Beyond the field

Football star Curtis Carmichael recognized with national award for impact on the field and in the community

A wide receiver on the football team
Image by: Anna Maria Li
A wide receiver on the football team

A few weeks before he received the Russ Jackson Award, Queen’s receiver Curtis Carmichael received a cryptic phone call from his head coach Pat Sheahan.

“He’s like, ‘What do you do outside of school? I know you do some stuff,’” Carmichael recounted. “He knew I was involved in the Kingston community, but he didn’t really know in what capacity.”

Carmichael told him about the places he volunteers, his GPA and all of the things he does off of the field. 

“Then he’s like, ‘Okay, good luck.’ And he hung up the phone. I was so confused.”

Two weeks later, Carmichael was named one of four finalists for the Russ Jackson Award, a prestigious award presented annually to “the player who best exemplifies the attributes of academic achievement, football skill, and citizenship.” It is named after the three-time Grey Cup Champion and member of the Canada Sports Hall of Fame.

After a committee of coaches from across the province selected his name, Carmichael received the national award at the CIS Football awards banquet this past November.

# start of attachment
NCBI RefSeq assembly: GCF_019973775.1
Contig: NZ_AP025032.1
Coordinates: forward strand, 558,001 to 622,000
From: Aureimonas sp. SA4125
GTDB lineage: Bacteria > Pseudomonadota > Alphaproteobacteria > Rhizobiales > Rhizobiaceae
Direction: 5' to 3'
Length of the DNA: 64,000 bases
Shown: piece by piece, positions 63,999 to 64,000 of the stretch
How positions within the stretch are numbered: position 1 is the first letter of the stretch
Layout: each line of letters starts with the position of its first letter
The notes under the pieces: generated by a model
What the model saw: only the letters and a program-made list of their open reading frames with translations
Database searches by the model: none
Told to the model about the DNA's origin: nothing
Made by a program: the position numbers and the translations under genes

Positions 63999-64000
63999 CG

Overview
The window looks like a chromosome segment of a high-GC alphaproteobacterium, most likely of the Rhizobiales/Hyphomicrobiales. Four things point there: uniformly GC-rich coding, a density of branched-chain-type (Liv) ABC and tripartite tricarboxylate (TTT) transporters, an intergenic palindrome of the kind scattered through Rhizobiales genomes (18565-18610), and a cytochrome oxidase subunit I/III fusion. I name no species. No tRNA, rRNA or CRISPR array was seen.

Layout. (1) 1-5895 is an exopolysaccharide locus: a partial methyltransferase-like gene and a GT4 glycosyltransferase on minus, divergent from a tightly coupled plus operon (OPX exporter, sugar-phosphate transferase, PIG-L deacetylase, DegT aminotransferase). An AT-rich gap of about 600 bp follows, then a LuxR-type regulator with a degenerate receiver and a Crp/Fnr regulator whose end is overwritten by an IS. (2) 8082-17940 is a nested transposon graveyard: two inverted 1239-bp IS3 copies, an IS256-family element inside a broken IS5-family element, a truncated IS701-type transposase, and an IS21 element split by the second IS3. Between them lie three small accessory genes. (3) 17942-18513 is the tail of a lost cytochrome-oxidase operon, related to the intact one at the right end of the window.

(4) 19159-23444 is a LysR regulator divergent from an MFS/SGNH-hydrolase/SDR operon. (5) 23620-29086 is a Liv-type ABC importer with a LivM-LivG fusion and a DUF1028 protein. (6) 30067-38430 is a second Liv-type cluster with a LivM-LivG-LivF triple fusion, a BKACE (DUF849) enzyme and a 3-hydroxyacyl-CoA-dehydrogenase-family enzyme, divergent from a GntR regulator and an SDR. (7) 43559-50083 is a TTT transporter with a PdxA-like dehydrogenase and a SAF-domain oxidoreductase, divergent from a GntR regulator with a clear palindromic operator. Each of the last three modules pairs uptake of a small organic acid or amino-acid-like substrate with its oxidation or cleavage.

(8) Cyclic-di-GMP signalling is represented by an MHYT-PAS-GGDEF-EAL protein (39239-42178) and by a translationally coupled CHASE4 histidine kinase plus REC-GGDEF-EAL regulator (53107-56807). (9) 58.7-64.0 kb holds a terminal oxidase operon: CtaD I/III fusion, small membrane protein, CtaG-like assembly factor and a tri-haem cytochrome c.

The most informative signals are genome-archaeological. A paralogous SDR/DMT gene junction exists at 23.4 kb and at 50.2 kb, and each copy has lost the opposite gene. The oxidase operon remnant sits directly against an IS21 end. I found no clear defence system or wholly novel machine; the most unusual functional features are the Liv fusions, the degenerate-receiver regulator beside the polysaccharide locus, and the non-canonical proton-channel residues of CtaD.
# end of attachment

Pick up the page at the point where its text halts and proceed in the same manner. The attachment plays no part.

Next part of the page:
And even though in his fourth year with the team he led the aerial attack with 34 catches, Carmichael’s impact at the school will be remembered largely for his off-field actions and his outgoing personality.

To go along with an academic All-Canadian performance, Carmichael’s work includes volunteering with organizations such as Nightlight, a centre for marginalized adults, Queen’s Adapted Games, an event for youth with intellectual disabilities, helping at local area middle school gym classes, and a trip to Romania to visit orphanages.

“I find my mentality is making time instead of finding time,” he said of his ability to manage his many commitments while still maintaining a high academic average. “Football is my main focus, but they’re all stuff I’m passionate about.”

And while it’s easy to notice Carmichael’s marks, his on-field performance, or his charitable actions while in university — his full story begins much earlier than that.

Carmichael’s parents both emigrated from Guyana in the 1980s with relatives in Canada, but arrived with very little. 

“They had to get whatever jobs they could at the time,” he said. “That hardworking mentality has been able to shape my mindset going forward.”

He’s the first member of his family to attend and graduate university.

The Toronto neighbourhoods of Regent Park and Scarborough, where he later moved, were Carmichael’s homes before coming to Kingston.

In an area traditionally known for its high rates of poverty, Carmichael blossomed, becoming a standout athlete and student, while also heavily involved in many community initiatives.